acquired June 21, 1978 - June 8, 2011

Beijing Grows from Ancient City to Global Hub



Beijing is one of the oldest cities in the world. In the past four decades, it has grown to become one of its most densely populated. In this pair of images from the Landsat satellites, the explosive growth of this ancient city is clearly visible. In 1972, Beijing's population was roughly 7.9 million people. By 2010, the population swelled to more than 12 million.

The left image above shows the Chinese capital as observed by the Multispectral Scanner System on Landsat 3 on June 21, 1978 (left). The right image was captured on August 8, 2010, by the Thematic Mapper on Landsat 5. Both are false-color views using the green, red, and near-infrared bands.

The 30-meter resolution of Landsat scenes is ideal for portraying cities as they grow and change. And the 40-year record is like a time machine, allowing researchers and laymen to scroll back through the years to compare one period in a city's life to another.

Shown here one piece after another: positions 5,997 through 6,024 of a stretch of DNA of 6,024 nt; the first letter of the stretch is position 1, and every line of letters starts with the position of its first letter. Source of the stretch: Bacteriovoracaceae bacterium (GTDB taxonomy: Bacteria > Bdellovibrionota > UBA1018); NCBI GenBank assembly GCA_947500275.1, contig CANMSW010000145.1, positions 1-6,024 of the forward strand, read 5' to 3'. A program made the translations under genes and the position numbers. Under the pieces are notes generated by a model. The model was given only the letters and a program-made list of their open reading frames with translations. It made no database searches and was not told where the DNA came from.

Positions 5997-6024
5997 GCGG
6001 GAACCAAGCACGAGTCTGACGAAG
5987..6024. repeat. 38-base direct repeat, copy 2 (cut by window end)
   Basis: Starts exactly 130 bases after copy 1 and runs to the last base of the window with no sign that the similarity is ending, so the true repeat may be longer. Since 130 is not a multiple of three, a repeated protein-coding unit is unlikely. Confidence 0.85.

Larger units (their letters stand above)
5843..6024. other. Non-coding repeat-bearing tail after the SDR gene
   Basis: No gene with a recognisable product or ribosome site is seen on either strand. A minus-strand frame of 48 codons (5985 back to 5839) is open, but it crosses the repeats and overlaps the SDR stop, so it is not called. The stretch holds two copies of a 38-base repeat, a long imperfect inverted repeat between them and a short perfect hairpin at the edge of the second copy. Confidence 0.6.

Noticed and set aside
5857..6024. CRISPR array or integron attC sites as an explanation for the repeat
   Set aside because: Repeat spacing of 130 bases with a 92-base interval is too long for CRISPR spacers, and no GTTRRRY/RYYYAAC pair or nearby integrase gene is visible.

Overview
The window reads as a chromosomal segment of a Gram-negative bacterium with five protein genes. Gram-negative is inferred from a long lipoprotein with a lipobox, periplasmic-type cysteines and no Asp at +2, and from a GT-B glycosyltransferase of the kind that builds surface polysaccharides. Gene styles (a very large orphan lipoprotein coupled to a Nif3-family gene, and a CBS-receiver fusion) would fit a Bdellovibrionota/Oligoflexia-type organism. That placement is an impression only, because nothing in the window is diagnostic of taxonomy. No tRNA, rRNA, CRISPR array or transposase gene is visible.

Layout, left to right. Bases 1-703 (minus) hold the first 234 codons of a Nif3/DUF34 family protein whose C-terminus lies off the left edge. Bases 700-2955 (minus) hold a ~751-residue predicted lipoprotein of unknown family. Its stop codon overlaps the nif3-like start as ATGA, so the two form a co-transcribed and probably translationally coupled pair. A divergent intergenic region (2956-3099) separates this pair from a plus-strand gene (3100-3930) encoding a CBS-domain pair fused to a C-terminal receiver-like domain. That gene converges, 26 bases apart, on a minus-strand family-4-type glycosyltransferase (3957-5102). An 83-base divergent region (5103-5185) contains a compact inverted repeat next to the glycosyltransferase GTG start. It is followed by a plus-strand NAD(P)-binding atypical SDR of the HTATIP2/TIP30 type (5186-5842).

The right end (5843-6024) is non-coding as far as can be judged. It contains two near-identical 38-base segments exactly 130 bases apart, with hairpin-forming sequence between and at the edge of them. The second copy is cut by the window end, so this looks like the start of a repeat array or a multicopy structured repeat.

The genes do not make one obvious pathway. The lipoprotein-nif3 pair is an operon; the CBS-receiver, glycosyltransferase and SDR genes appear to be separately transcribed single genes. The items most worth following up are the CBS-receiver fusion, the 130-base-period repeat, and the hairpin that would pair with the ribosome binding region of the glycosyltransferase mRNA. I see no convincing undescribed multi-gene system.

“In these views of Beijing, Landsat tracks not only an impressive example of global urban growth, but also the footprints of social and political change," says Tom Loveland, a scientist with the Earth Resources Observation and Science Center of the U.S. Geological Survey (USGS).

Starting in the late 1970s, market-oriented economic reforms by the Chinese government provoked an economic boom and rapid expansion of the city. Since the 1980s, a series of six ring roads have been built around the city center, and several of them separate regions by specialties—such as flourishing shopping areas, a financial district, and a major electronics center. To the west and northwest, the city is hemmed in by the rugged Taihang Mountains, so development has spread more vigorously to the south and east across the relatively flat coastal plain.

Before 1979, the government limited housing to the “Outer City.” A walled fortress surrounded the ancient heart of the capital, the moat-lined “Forbidden City” and Imperial Palace. Its rectangular outline is still visible due to the creation of canals and roads along the path of the original wall.

For more information on Landsat, read: Landsat Looks and Sees: Forty Years of Observations Reveal a Changing Planet and Society.

(NASA images by Robert Simmon, using Landsat 3 & 5 data from the USGS Global Visualization Viewer.)